Foxconn may set up a factory in every Indian state in 10 years: Terry Gou
Gou on why Foxconn chose Maharashtra to invest in and his overall plans for India
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Mumbai: Terry Gou, founder and chairman of the world’s largest contract manufacturer Foxconn, the trade name for Hon Hai Precision Industry Co. Ltd, made headlines this month when he announced the company’s intention to set up 10-12 factories in India over the next 10 years. So when Gou cancelled his scheduled press conference in Mumbai where he was to launch the Foxconn Media Lab in association with Whistling Woods International—an institute for film, fashion and communication founded by filmmaker Subhash Ghai—on Friday, many were disappointed. The reason became apparent on Saturday when Gou announced a $5 billion investment in Maharashtra in addition to the agreement with Ghai for media content creation.
In an interview, Gou spelt out his reasons for choosing Maharashtra over other states for investment and his vision of having a factory in every Indian state over the next 10 years. Edited excerpts:
Earlier this month, you said you will invest over $2 billion over the next five years in India. You have now announced a $5 billion investment in Maharashtra.
I never said this (referring to the $2 billion investment announcement). The media reported it that way. Any investment should be a signed contract like the $5 billion one we announced.
Why did you choose Maharashtra, and what does the investment entail?
Our teams were working on this deal for the last two months, and they were up till Saturday morning to make this agreement possible. If Maharashtra changes, India changes. We plan to set up an electronics unit somewhere between Mumbai and Pune (Talegaon, a district close to Pune, has emerged as one option), for which the government has identified some 1,500 acres. The unit is expected to provide around 50,000 jobs initially.
There are many reasons for choosing Maharashtra as the first state for our investment. To begin with, it has many R&D (research and development) units and many multinationals have set up base here. The Devendra Fadnavis government has also provided a strong leadership, incentives and shown implementation skills.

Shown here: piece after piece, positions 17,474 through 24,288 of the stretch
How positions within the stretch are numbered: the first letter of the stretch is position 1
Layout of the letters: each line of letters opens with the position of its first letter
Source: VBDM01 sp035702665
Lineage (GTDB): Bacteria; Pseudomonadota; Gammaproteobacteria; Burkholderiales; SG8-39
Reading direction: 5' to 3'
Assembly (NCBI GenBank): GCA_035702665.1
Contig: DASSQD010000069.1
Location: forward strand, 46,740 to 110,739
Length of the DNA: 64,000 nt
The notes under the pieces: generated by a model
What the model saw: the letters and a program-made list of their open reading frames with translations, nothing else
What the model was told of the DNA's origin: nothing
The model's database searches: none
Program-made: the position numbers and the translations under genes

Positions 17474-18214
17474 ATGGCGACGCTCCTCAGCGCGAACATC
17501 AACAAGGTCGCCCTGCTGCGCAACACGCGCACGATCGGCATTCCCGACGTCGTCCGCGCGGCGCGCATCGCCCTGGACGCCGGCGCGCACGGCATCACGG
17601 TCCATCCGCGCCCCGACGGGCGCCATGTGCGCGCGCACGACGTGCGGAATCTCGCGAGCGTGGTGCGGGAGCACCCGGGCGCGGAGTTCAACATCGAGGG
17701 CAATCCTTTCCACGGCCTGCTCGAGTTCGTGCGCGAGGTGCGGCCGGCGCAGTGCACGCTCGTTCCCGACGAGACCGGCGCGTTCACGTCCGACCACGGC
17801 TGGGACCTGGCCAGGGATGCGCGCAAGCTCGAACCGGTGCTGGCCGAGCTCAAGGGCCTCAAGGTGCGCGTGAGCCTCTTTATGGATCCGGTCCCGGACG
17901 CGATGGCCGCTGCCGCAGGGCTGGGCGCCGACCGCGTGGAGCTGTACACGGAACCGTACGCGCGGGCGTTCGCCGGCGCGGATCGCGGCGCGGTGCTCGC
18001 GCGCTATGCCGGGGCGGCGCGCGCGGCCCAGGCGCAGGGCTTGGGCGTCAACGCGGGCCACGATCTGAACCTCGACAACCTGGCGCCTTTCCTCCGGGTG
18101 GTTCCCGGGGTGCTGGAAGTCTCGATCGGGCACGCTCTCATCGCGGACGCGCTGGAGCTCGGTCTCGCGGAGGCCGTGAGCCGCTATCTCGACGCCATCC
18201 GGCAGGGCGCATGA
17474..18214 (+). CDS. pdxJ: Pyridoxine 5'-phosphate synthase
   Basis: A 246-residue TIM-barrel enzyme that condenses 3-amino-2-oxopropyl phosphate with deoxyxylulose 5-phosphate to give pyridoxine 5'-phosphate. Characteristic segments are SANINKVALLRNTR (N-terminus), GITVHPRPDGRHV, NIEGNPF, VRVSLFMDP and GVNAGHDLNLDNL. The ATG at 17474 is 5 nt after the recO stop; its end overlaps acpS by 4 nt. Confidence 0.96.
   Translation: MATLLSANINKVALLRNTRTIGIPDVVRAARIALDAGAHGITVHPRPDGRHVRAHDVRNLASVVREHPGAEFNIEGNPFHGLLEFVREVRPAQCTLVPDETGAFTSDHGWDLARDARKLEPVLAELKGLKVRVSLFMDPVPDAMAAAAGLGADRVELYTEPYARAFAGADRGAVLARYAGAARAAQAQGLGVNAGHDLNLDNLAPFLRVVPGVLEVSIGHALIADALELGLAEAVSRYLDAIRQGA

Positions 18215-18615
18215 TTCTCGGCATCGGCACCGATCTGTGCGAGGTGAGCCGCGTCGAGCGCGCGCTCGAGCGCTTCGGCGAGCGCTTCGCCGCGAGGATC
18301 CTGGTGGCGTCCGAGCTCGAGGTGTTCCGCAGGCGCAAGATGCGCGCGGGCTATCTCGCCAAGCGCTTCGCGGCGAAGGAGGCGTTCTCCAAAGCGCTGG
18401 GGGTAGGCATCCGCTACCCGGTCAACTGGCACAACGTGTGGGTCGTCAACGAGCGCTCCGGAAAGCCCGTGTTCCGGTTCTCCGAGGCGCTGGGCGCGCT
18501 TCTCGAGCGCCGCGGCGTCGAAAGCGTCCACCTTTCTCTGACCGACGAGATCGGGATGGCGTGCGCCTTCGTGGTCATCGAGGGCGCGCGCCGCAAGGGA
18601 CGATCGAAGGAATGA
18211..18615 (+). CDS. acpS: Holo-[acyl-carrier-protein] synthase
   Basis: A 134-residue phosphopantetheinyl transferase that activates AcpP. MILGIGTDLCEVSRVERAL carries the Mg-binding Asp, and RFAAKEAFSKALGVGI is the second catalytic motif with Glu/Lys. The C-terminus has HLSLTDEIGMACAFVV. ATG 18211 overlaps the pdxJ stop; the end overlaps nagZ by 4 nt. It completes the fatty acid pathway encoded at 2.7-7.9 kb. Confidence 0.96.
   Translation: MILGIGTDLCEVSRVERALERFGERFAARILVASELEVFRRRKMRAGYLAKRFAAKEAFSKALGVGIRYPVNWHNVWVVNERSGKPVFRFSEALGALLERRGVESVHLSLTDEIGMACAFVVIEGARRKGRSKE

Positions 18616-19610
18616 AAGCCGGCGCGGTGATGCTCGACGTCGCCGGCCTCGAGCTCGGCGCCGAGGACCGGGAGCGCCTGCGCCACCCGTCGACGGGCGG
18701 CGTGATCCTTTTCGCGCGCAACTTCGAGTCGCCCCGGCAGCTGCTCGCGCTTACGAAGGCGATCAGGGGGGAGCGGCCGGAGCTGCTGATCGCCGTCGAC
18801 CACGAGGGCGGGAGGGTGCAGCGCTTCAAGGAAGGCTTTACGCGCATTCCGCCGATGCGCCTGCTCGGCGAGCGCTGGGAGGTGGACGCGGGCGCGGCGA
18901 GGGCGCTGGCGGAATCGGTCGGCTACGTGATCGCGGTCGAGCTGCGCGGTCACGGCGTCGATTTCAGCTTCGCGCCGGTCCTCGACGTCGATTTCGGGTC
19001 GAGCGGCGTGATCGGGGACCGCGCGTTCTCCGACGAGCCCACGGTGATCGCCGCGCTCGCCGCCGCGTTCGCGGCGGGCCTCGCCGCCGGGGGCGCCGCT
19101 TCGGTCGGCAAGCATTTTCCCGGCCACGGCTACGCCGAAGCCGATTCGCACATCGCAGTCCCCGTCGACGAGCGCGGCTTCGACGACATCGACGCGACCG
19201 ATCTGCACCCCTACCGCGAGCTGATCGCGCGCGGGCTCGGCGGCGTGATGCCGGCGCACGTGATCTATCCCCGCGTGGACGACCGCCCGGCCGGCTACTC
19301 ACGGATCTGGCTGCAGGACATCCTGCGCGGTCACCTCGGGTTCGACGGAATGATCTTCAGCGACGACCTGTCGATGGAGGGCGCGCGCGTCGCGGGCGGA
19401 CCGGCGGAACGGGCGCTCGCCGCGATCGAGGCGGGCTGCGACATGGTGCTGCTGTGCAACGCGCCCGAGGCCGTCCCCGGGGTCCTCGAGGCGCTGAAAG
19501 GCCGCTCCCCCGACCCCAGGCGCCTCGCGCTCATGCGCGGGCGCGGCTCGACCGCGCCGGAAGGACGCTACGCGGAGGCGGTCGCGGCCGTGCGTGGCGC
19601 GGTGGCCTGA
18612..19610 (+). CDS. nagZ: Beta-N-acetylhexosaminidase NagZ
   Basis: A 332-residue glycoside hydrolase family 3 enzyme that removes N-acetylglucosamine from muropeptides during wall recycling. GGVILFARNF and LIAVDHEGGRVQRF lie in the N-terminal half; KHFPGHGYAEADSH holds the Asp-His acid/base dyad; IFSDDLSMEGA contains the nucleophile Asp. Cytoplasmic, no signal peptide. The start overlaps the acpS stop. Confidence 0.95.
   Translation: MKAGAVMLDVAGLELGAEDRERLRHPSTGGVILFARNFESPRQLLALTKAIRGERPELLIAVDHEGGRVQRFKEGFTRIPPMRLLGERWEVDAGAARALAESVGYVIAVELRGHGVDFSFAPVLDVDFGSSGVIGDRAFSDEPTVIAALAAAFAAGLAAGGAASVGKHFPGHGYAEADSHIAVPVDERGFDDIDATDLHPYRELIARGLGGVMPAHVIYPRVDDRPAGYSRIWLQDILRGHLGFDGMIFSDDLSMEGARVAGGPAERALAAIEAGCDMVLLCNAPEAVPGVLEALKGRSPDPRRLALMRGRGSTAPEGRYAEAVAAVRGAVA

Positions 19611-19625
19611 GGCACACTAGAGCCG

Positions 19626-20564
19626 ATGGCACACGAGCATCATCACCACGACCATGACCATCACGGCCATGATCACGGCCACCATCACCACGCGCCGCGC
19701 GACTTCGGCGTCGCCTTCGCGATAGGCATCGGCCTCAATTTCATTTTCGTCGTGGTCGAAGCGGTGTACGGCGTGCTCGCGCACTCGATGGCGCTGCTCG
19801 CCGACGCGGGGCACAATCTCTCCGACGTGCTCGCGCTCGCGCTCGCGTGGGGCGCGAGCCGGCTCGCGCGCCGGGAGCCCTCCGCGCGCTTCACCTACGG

We do not as yet have a fixed timeline, but Maharashtra will be Foxconn’s technology base in India. We want to tap India for its people skills too. There is a lot of IT (information technology) in Maharashtra. We want to use the young talent that we have in this state to go to our factories in Taiwan and China to study, work and then come back and work here in the state. They will have seen how the hi-tech industry works in those countries—how the design and manufacturing works. It can be a one-year or two-year programme. This is how the technology transfer will work.
But what exactly are you trying to build here?
We are building a plant to manufacture electronic components. We prefer to call it hi-tech manufacturing. The details are yet to be finalized. We are yet to work out which components we want to manufacture here. It could be a three-year programme as the CM (chief minister Fadnavis) suggested. In the first phase, we hope to assemble some components while manufacturing some. The second phase is about Skill India, so we have precision (engineering), tooling, components and even automation or testing labs. The third phase is about key components as part of the hi-tech manufacturing. The products will include smartphones, smart TVs, etc, and we could also manufacture TFTs (thin-film transistors, or a technology that is a variant of a liquid crystal display, or LCD, is common in computers, and improves image quality). This will take time. We need to see results, but based on India’s talent, I’m very positive.
Which other states are you targeting to set up the proposed 10-12 factories?
India is so big. Maybe in 10 years, we can have a factory in every state.
What challenges do you foresee in India other than skill development?
There are infrastructure problems like (irregular) power supply, safety, transportation and even communications. We need a 4G (fourth-generation) technology environment. Supply chain is another issue. If you do not have good logistics, it’s difficult to function. We want to come here to push these initiatives forward along with the support of the state government. We will also work with local partners to build the supply chain.
Is the agreement different from the one you signed with Adani Enterprises Ltd? (On 4 August, the ‘Press Trust of India’ reported that Adani Enterprises is in talks with Foxconn to form a joint venture that is likely to make Apple iPhones in India.)
Yes. That is a different deal. We have not finalized our partners for the factory in Maharashtra.
Your company adopts cutting-edge technology. For instance, you also use industrial robots in your factory in China. How do these ideas fit in a country like India, which needs jobs?
At this moment, I can’t speak about India. But even robots require a lot of design engineering. The initial idea in Maharashtra, though, is to provide labour-intensive manufacturing work to create jobs. Maybe in the future, the more boring jobs will go to the robots, while the youth get more challenging assignments.
How often do you visit India?
In the last two months, I visited India twice. Every time I come here, I stay for almost a week. This is my second visit to Mumbai.